Le 18 novembre aura lieu le procès des deux britanniques coupables d’avoir sauvagement assassiné un soldat dans les rues de Londres le 18 mai 2013. Cet événement nous a poussés à revenir sur l’évolution des attaques terroristes au Royaume-Uni et les politiques sécuritaires mises en place.
Michael Adebolajo and Michael Adebowale, 28 and 22, killed a British soldier in the streets of London six months ago. Their motives were religious and they committed this crime because of Britain’s involvement in the Islamic countries. They have now decided to plead not guilty even though they have been filmed. This savage attack shocked the whole country and is regarded as a terrorist attack. Even if Prime Minister David Cameron declared that the country has already known this kind of attack in the past; terrorist attacks in Britain have taken on new forms.
Terrorism in the United-Kingdom is not a recent phenomenon. Indeed at the beginning terrorism was mainly internal for social and political reasons. It started with the conquest of Ireland by Henry II of England, which created a nationalistic feeling among some Irish descendants. Between 1969 and 1998, 3480 people were killed by nationalistic Irish movements, for example by the IRA (Irish Republican Movement). If this problem was eventually solved thanks to Tony Blair’s Good Friday Agreement in April 1998, terrorism hasn’t stopped at all in the United Kingdom.
Indeed as the the US ally and a powerful western symbol, the United Kingdom still falls prey to terrorism. For instance, July 7th 2005 is for Britain what September 11th 2001 is for the United States. On this day four bombings took place: three in the underground and one in a bus. Some people criticized the government for doing nothing to prevent those attacks even though they say the government had a lot of information. 56 people were killed and 700 injured. The attack was by far not as deadly as September 11, but all Europe was shocked and many countries took new security measures.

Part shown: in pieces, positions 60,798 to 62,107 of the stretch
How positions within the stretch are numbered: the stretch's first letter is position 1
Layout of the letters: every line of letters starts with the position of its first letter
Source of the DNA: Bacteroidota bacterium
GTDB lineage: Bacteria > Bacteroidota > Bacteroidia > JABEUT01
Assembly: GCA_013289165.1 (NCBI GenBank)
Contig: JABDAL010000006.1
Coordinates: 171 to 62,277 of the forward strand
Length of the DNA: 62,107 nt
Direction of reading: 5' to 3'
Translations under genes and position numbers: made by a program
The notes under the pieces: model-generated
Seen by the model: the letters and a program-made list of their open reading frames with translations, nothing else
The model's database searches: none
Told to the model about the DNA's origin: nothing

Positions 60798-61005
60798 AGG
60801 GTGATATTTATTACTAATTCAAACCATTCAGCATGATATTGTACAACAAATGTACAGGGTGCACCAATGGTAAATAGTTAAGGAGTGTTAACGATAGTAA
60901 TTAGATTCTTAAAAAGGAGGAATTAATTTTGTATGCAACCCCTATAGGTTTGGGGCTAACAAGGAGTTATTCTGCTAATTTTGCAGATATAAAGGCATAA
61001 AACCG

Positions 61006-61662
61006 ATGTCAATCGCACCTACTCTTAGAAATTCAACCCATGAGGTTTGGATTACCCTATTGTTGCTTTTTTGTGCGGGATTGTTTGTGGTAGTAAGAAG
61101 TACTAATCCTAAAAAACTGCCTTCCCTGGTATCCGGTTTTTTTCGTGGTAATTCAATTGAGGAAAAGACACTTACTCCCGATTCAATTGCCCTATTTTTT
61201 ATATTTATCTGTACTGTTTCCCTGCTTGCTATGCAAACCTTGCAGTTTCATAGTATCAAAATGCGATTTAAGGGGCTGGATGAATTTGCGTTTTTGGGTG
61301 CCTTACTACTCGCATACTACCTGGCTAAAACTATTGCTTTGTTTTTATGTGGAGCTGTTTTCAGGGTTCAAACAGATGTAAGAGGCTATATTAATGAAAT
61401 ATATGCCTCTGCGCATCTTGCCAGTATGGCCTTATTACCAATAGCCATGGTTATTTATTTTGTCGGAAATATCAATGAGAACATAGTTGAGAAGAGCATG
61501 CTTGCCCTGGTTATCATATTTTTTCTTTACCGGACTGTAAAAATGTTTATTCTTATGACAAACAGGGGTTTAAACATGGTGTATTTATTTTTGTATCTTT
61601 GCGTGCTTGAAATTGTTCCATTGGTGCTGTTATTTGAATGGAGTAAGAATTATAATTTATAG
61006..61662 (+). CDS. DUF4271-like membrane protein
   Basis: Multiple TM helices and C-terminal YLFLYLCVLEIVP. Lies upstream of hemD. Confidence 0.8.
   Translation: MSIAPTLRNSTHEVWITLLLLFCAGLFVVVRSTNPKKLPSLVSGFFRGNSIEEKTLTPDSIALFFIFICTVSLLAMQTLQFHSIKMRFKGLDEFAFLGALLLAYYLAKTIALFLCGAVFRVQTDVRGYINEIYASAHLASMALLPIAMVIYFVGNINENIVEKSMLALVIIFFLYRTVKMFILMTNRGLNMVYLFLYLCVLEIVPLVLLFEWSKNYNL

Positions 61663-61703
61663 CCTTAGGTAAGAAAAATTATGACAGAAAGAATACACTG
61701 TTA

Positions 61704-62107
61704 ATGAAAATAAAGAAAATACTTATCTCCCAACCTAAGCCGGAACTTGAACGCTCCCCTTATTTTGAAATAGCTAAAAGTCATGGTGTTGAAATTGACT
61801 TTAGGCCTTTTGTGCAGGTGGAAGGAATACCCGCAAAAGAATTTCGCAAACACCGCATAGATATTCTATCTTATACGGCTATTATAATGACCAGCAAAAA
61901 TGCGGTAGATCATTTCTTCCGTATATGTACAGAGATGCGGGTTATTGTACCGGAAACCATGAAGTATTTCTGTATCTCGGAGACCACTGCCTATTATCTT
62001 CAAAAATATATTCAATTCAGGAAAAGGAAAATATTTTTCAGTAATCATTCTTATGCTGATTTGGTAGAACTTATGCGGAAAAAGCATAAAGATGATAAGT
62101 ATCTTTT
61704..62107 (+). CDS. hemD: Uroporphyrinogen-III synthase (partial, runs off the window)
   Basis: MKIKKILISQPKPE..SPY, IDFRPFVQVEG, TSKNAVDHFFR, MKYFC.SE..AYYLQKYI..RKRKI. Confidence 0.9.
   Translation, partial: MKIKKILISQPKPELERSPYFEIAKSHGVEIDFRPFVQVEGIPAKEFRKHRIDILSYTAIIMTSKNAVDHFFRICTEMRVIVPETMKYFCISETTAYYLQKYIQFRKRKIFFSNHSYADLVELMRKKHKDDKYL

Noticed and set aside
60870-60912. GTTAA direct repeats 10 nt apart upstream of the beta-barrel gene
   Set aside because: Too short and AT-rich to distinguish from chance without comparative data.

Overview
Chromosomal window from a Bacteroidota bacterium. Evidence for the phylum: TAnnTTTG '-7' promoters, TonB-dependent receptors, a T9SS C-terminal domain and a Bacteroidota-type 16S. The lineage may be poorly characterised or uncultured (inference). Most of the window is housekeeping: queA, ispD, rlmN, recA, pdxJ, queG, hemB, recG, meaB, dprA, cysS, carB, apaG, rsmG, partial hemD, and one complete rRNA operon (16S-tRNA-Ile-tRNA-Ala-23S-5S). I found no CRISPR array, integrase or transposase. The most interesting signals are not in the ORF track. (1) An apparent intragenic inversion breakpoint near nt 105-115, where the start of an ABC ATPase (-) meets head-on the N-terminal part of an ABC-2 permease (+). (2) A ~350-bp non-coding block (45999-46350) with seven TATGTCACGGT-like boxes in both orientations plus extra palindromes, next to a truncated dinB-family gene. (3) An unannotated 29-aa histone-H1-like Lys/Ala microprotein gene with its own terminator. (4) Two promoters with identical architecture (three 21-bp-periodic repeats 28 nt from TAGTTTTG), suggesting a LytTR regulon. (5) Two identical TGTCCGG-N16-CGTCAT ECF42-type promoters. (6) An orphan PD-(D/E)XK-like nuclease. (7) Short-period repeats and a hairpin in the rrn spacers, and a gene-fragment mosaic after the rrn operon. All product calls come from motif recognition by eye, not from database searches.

Anti-terrorism measures in the United Kingdom began in 2000, with the Terrorism Act; an act providing the first permanent counter- terrorist legislation. It expands the definition of terrorism, defined as “the use or threat of action designed to influence the government or an international governmental organisation or to intimidate the public (…); made for the purposes of advancing a political, religious, racial or ideological cause“. It allows the police to detain people arrested for terrorism offense. The turning point took place of course after September 11 during Tony Blair’s term. Several anti-terrorism laws passed, which gave the police more leeway. The UK has one of the biggest DNA databases in the world, and a very sophisticate internet control system.
Due to G.W Bush’s legacy, this kind of legislation has become increasingly controversial. Individual liberty defenders claim that human rights have been damaged. Likewise, according to the last event with Glenn Greenwald’s friend, (who was examined for 9 hours at the London Airport even if he is not suspected of being a terrorist), confirms these claims. (Glenn Greenwold was the journalist chosen by Edward Snowden to make his revelations. Gleenwald revealed the existence of these programs in the Guardian.) For some people, the country of the Magna Carta is not what is used to be, “the national security overrides on everything else” recalls Philippe Sands, a professor from the Internal Laws University in London. In 2005, the Human Right Commission of the United Nations decided to create a special post, on the promotion and protection of human rights and fundamental freedoms, in the fight against terrorism. Respecting human rights and fighting terrorism ought not to be incompatible.
Terrorism is not a new subject, but it takes on an important place in UK history. The murder of an innocent soldier has reminded Britons they aren’t safe from future terrorist attacks. But a radical approach to fight terrorism can have a cost: Tony Blair resigned largely because of his commitment in Iraq (in 2005, 64% of Britons thought that the terrorist attacks were due to the Iraq war). As Kofi Annan, the General Secretary of the United Nations from 1997 to 2006, said: “each one of us, should be really conscious that Human right protections cannot move back in front of anti-terrorism actions”.
Emmanuelle SIMONET & Léonor WEJMAN